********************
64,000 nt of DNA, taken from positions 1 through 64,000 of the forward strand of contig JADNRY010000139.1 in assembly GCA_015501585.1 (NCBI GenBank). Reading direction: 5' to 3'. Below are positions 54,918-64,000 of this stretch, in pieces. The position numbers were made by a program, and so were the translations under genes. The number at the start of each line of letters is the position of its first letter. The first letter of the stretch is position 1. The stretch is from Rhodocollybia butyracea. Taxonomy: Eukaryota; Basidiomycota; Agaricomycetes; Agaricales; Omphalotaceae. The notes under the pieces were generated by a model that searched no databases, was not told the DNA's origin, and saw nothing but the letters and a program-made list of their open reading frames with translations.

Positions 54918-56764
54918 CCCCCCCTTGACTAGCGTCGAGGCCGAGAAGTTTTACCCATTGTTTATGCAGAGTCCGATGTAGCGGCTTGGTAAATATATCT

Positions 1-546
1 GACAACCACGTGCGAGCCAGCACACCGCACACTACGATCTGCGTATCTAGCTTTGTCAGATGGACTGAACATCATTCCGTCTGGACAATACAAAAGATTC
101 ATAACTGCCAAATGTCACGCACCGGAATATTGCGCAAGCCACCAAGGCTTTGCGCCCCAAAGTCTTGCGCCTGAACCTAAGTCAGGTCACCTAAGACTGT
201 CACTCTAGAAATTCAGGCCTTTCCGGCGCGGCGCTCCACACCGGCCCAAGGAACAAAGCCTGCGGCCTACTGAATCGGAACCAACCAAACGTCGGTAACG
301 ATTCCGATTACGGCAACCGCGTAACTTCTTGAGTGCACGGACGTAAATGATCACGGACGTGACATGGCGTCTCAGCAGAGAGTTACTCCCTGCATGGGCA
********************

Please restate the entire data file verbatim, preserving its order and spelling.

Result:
64,000 nt of DNA, taken from positions 1 through 64,000 of the forward strand of contig JADNRY010000139.1 in assembly GCA_015501585.1 (NCBI GenBank). Reading direction: 5' to 3'. Below are positions 54,918-64,000 of this stretch, in pieces. The position numbers were made by a program, and so were the translations under genes. The number at the start of each line of letters is the position of its first letter. The first letter of the stretch is position 1. The stretch is from Rhodocollybia butyracea. Taxonomy: Eukaryota; Basidiomycota; Agaricomycetes; Agaricales; Omphalotaceae. The notes under the pieces were generated by a model that searched no databases, was not told the DNA's origin, and saw nothing but the letters and a program-made list of their open reading frames with translations.

Positions 54918-56764
54918 CCCCCCCTTGACTAGCGTCGAGGCCGAGAAGTTTTACCCATTGTTTATGCAGAGTCCGATGTAGCGGCTTGGTAAATATATCT

Positions 1-546
1 GACAACCACGTGCGAGCCAGCACACCGCACACTACGATCTGCGTATCTAGCTTTGTCAGATGGACTGAACATCATTCCGTCTGGACAATACAAAAGATTC
101 ATAACTGCCAAATGTCACGCACCGGAATATTGCGCAAGCCACCAAGGCTTTGCGCCCCAAAGTCTTGCGCCTGAACCTAAGTCAGGTCACCTAAGACTGT
201 CACTCTAGAAATTCAGGCCTTTCCGGCGCGGCGCTCCACACCGGCCCAAGGAACAAAGCCTGCGGCCTACTGAATCGGAACCAACCAAACGTCGGTAACG
301 ATTCCGATTACGGCAACCGCGTAACTTCTTGAGTGCACGGACGTAAATGATCACGGACGTGACATGGCGTCTCAGCAGAGAGTTACTCCCTGCATGGGCA